The peloton rides through a cobbled town as the gap comes down to 1:12. Saxo Bank and RadioShaclk combine on the front. The pace is certainly starting to increase.


The drizzle has become heavy rain now as the riders start to grimace. After 18 stages, we have the first proper rain of the Vuelta. But it looks like the leaders are already out of it - they ride along in sun and the road is drying. 1:30 back, the peloton was getting well and truly doused, but are now back out and in the sun too. A nice refreshing shower.


We have some more drizzle - even though the sun still appears to be out. A reminder of the leaders: Aitor Galdos (Caja Rural) and Jose Vincente Toribio (Andalucia). They have 1:35 on the pack, which is fronted by RadioShack and Lotto.


The pace is so slow today. It's going to be a very late finish - well after 5pm UK time, probably around half five. So an hour or so. The gap is still 1:45 for the two leaders.


Argos-Shimano's Japanese pocket-rocket Yukihiro Doi on the front of the peloton. Team Sky's Ian Stannard is on the back.


Cows. Loads of them. In fact, black Spanish bullocks - running alongside the peloton. The gap is 1:45 or the two leaders. Three Lampre riders are towards the back of the pack - have they been the most disappointing team in this year's Vuelta? Probably.


We spoke to Lotto Belisol's Adam Hansen this morning about how his third Grand Tour of the season is going: "So far, so good. Can't complain. It's been a hard Vuelta- probably the hardest Grand Tour I have ever done. I've always wanted to do three Grand Tours in one year. I asked after the Tour de France and the team thought I was joking. But I kept on pushing and here I am. I'd like to do it again next year - even if sometimes I wish I was at home, on the couch, drinking coffee."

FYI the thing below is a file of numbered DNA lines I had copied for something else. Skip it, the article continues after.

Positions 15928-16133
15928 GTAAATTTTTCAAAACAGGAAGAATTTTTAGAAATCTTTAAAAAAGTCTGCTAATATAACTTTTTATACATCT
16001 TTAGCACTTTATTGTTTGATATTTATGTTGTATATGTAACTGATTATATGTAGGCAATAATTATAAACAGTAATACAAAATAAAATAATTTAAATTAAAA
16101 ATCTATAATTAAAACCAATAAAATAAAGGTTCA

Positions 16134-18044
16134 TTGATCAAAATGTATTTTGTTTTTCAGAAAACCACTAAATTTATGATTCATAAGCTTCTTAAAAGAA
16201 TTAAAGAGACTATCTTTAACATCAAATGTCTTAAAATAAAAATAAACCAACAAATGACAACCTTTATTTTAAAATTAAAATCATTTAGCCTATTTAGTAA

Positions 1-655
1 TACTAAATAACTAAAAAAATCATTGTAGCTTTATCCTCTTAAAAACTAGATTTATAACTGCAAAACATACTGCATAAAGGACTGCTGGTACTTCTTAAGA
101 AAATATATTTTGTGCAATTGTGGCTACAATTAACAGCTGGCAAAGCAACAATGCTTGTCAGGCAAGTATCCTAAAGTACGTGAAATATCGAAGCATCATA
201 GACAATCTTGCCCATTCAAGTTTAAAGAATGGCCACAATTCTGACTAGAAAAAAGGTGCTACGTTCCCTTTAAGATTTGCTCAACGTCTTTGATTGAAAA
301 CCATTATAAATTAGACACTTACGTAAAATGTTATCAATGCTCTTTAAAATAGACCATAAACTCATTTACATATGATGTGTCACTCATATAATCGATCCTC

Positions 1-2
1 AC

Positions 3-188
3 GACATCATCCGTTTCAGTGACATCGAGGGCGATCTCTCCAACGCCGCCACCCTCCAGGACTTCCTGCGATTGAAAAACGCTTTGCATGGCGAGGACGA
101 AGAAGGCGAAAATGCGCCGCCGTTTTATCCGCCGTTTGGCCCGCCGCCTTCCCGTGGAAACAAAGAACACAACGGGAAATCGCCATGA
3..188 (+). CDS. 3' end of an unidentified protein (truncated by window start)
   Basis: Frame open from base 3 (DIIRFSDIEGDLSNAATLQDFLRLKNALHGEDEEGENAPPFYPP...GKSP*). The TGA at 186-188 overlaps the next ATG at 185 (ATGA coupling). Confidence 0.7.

French veteran David Moncoutie, as is his wont, rides right at the back of the peloton on his own. If he's not there on the flat stages he's out in front (preferrably on his own) in the hilly ones. We're going to miss the Codifis climber, who retires on Sunday in Madrid.


The two leaders have gone over that peak and are now freewheeling down a long and straight downhill that runs right along to the horizon. The landscape here is the antithesis of what we saw in Galicia and northern Spain: instead of breathtaking peaks and rugged coastline we have parched plains, rocks and the odd bedraggled bush. The gap is under two minutes now.